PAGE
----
Friday, 11 April 2014

The Opposition Theory

Eleven days! Eleven. Days. Eleven days since I last posted. This, of course, proves my point about unemployment and the loss of perspective/sense of time/whatever else I was talking about last week. Or it just proves that I’m super lazy, make up excuses all of the time, and am not to be trusted.

I’ll leave it up to you to decide which one it is. Because I promised interactivity on this website, and, by god, I MEAN TO DELIVER.

But that’s not what I came here to talk about. I came here to talk about the other thing that I wrote on last week and why I’ve had such a hard time writing lately. Last week, I focused on the idea that I had made this too much like work and that I wasn’t having any fun with the novel anymore. I’ve been giving this some more thought though, and I think that there are some other factors as well.

I’ve been working on this book for a while now. The actual writing started last March, so it’s been just over a year. In the grand scheme of Unpublished People Writing Novels, that’s not a huge deal. It’s a short span. And if we’re talking about Published People With Agents And Publishers And Contracts, then it’s definitely on the long side. It’s just somewhere in the middle, and—with a little luck—will not go on much longer.

The thing that makes this frustrating is the lack of forward progress. I keep restarting. Going back. Changing things. Writing the same scenes over and over again in slightly different ways. It’s the kind of stuff you usually only do at the end, when you’re editing. It makes me a little crazy; just endlessly revisiting the early scenes in the morgue and Warren Cole’s apartment.

I realized the other day that this is where I stopped dead in the current build. I worked through the new opening with ease back in January, and then lost all interest as soon as my characters arrived at the locked apartment door in Northwest Habitation 4. I just know those scenes so well at this point. I know what needs to go into them and how to get them on the page, but the idea of writing them again just hurts. I hate that feeling.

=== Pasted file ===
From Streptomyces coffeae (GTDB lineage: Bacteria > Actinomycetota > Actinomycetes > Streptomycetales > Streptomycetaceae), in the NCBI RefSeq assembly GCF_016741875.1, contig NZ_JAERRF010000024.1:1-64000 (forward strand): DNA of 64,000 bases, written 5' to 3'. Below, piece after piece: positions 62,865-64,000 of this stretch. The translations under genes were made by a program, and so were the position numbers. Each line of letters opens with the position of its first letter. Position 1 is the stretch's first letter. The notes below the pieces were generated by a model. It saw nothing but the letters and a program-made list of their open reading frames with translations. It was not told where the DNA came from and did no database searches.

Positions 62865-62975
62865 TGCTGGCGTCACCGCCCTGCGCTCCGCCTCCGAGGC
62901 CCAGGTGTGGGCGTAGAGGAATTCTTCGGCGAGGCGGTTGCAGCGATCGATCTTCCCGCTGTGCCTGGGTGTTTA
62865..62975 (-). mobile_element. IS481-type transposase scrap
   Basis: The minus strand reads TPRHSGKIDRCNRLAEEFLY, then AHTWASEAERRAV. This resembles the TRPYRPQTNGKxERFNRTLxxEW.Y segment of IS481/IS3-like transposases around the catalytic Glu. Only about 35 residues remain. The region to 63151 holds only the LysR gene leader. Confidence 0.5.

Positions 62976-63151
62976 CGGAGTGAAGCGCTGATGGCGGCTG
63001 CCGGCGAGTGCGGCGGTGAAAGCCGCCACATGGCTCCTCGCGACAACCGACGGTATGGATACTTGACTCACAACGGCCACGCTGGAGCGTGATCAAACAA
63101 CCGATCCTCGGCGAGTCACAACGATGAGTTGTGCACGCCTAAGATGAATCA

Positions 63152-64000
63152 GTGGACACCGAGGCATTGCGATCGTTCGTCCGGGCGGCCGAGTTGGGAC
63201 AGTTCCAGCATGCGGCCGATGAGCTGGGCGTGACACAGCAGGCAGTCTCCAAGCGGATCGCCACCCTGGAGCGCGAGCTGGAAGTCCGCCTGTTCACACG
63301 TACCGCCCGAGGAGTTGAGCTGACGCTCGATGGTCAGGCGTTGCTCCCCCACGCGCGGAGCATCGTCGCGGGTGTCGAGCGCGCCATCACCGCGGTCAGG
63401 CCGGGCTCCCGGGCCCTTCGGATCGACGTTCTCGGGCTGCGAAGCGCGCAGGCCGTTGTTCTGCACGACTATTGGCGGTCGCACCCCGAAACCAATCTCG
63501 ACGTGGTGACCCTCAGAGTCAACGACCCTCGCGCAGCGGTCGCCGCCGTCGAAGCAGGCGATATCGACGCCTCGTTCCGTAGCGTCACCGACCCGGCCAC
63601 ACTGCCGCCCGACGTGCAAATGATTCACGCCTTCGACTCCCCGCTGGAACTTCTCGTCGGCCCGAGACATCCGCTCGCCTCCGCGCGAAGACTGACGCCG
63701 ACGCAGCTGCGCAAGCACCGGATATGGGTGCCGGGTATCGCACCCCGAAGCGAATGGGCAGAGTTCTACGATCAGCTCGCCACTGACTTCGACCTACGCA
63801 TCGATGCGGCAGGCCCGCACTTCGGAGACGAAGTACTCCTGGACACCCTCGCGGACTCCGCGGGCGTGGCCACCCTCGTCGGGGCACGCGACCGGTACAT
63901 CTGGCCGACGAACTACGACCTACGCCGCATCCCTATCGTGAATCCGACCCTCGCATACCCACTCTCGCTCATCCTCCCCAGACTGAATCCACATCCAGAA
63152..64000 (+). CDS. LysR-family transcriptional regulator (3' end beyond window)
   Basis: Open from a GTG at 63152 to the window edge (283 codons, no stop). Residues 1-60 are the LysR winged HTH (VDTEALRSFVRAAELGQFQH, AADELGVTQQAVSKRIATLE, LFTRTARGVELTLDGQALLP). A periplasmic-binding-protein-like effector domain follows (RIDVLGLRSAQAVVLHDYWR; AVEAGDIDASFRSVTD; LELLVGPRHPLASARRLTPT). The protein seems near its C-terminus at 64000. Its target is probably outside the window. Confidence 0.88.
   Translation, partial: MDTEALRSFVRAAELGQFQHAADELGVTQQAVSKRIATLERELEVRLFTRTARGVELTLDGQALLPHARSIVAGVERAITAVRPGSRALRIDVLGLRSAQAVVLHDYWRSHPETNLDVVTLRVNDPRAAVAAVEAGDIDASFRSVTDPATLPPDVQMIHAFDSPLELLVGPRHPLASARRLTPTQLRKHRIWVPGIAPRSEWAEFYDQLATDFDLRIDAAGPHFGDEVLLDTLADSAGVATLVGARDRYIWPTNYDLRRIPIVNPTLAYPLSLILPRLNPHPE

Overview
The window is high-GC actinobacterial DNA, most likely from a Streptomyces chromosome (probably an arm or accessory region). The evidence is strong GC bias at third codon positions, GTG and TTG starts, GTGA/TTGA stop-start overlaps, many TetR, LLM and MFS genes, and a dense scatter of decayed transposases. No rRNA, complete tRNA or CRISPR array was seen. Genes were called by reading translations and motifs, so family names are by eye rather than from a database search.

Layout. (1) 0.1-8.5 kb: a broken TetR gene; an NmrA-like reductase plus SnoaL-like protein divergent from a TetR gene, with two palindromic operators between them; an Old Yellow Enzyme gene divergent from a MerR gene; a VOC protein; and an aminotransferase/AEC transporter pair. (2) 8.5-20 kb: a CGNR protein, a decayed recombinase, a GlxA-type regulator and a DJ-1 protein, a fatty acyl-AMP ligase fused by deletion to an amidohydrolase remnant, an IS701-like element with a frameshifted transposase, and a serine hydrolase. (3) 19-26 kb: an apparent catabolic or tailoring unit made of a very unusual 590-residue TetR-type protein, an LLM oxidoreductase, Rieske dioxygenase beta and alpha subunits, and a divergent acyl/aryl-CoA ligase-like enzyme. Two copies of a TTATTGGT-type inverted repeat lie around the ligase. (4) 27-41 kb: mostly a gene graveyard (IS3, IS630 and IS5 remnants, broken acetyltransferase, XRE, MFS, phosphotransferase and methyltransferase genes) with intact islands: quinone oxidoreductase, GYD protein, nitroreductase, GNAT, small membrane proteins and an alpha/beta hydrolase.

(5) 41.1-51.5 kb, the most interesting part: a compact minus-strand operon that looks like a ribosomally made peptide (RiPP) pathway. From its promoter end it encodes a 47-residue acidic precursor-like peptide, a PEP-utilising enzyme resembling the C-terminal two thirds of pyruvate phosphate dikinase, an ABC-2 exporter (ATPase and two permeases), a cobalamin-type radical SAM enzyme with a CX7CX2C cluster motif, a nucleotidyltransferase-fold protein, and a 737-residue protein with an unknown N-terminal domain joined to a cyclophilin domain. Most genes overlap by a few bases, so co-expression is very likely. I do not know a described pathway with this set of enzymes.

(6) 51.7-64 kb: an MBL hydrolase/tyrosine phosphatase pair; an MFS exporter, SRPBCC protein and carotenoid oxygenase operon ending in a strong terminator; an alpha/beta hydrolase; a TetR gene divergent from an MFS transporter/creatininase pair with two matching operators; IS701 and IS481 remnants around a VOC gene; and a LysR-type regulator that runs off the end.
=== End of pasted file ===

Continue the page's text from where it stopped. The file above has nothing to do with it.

So I skipped ahead.

I just blew right by it. I’ve got all of the details and pertinent character bits in the outline, so there’s little chance of missing something (though I still felt a little bad about doing it for just this reason). And it worked. I did three new chapters in the past week and three-thousand words, and I still feel like I’m picking up speed. I’ve also been focusing on just getting the material out, having fun with it, and saving the worrying/getting it right for the edit.

Which means, I guess, that both of these concepts have been working for me. Sure, I’m about to butt up against some stuff that I’ve already written again, but we’ll burn that bridge when we get to it. For now, I’ve got more writing to do.



Monday, 31 March 2014

A Month

God. Wow. It’s been a month since I last posted. Where does the time go?

When you’re unemployed, time gets…I don’t know…Funny. You’re pulled in a lot of different directions at once by all of these should-be-dones. All of these things that you never had time for before. Personal obligations that were put off. Socializing, exercise, writing, trying to find that job that’s actually meaningful to you. It becomes chaotic and unfocused. You get less done than you did when you were working.

So you pull back. You compress. Simplify. Dedicate yourself to lists and structure and, in the process, overcompensate. Getting your appointed tasks done in a given day becomes so important. The stuff that you’re doing becomes work. It becomes your job. And everything else starts to slip. You’ve gone too far in the other direction.

Thankfully, I’ve never been one of those people who stops showering or getting up in the morning when I feel bad or don’t have anywhere to be. The furthest I get down that road is going a few days between shaves. Or maybe I don’t floss every once in a while.